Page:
Sustainable Development Goal 8 – Decent work and economic growth

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Promote a sustained, inclusive and sustainable economic growth, with decent work for all, is the eighth goal of the 2030 Agenda for Sustainable Development

The impacts caused by the coronavirus pandemic go far beyond health. With the change in consumption habits, the crisis in international trade and the unemployment levels rising more and more, the effects of the disease caused a historic recession that already affects the economy of the world. Organizations such as the International Monetary Fund (IMF) point out that we are experiencing today one of the worst moments since the Great Depression of 1929, with predictions pointing out a -3% drop in the world growth for this year.

Knowing that many people may be even more vulnerable to the loss of income and essential services, the UN released in April this year a document that guides countries to adopt social and economic recovery policies. The roadmap indicates some essential measures to guarantee basic rights and adequate assistance to the population, including encouraging the creation of social projects, creating benefits for small and medium-sized companies, increasing fiscal incentives and investing in resilience systems led by the population itself, among others.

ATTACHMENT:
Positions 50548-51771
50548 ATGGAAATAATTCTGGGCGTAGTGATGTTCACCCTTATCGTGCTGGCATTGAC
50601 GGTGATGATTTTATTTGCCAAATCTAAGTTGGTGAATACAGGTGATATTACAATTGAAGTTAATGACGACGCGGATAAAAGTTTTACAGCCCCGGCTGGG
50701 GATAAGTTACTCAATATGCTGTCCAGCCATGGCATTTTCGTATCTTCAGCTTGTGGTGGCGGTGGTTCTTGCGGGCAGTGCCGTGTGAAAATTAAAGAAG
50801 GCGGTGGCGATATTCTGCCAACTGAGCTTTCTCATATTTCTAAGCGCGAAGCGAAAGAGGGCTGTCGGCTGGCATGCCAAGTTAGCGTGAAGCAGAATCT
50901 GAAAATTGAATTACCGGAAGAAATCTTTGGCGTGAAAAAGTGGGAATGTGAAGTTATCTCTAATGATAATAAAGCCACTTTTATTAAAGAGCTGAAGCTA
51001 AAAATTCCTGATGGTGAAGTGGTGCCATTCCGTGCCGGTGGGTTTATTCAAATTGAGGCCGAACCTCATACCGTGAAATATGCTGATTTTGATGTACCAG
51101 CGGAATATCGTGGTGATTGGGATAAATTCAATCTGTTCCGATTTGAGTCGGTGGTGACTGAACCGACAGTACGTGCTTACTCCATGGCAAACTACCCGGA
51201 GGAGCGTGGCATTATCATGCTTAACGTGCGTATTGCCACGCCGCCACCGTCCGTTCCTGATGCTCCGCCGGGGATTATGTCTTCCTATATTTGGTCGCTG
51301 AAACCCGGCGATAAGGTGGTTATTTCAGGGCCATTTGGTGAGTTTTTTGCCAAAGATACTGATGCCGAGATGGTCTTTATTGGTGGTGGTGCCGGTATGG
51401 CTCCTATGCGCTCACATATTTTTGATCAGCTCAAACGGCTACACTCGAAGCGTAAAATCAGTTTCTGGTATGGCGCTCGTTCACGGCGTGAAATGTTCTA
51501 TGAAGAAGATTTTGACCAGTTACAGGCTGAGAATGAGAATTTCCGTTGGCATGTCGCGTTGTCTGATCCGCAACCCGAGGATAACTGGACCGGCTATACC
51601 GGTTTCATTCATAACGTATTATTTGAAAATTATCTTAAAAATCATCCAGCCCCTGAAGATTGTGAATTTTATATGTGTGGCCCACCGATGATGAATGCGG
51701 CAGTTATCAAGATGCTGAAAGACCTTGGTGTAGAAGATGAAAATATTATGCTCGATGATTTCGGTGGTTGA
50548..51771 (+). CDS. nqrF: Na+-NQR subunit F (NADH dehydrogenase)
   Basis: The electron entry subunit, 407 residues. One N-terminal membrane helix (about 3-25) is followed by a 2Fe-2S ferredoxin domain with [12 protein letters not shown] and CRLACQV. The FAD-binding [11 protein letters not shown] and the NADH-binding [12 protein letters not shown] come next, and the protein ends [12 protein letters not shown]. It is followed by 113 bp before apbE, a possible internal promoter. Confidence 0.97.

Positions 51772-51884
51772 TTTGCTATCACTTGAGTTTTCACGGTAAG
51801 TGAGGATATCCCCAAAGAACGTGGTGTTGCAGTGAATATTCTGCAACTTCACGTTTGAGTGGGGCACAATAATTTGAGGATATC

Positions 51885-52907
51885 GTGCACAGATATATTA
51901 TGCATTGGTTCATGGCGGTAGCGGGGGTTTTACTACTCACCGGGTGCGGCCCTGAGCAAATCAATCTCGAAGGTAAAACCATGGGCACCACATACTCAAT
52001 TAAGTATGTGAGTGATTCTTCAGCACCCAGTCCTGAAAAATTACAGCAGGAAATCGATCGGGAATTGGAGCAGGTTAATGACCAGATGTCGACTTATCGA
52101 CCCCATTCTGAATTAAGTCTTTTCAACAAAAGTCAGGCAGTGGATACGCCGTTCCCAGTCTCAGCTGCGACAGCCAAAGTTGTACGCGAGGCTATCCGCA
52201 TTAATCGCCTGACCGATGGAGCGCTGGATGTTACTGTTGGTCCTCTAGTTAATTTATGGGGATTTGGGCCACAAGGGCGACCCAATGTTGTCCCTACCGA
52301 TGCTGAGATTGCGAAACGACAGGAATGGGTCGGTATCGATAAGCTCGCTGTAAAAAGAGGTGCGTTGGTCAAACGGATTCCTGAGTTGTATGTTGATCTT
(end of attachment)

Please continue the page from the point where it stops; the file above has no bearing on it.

The criteria are largely based on another document released by the UN: the 2030 Agenda for Sustainable Development. Listed as its eighth objective, the SDG 8 – Decent work and economic growth has the mission of “promoting inclusive and sustainable economic growth, full and productive employment and decent work for all”. In times of pandemic, where a change in the economy can drive progress, create new and better jobs and transform the quality of life, such a premise has never been more important.

Bright Cities recognizes the power of the economy over urban development and therefore performs a diagnosis of a city from ten urban areas, including entrepreneurship. It is not a coincidence that the category has great weight in the platform’s analysis: it is through it that a strong urban ecosystem can be developed to promote quality work. It is also its role to generate innovative solutions, which include new business models, more efficient public services and projects that promote a better quality of life.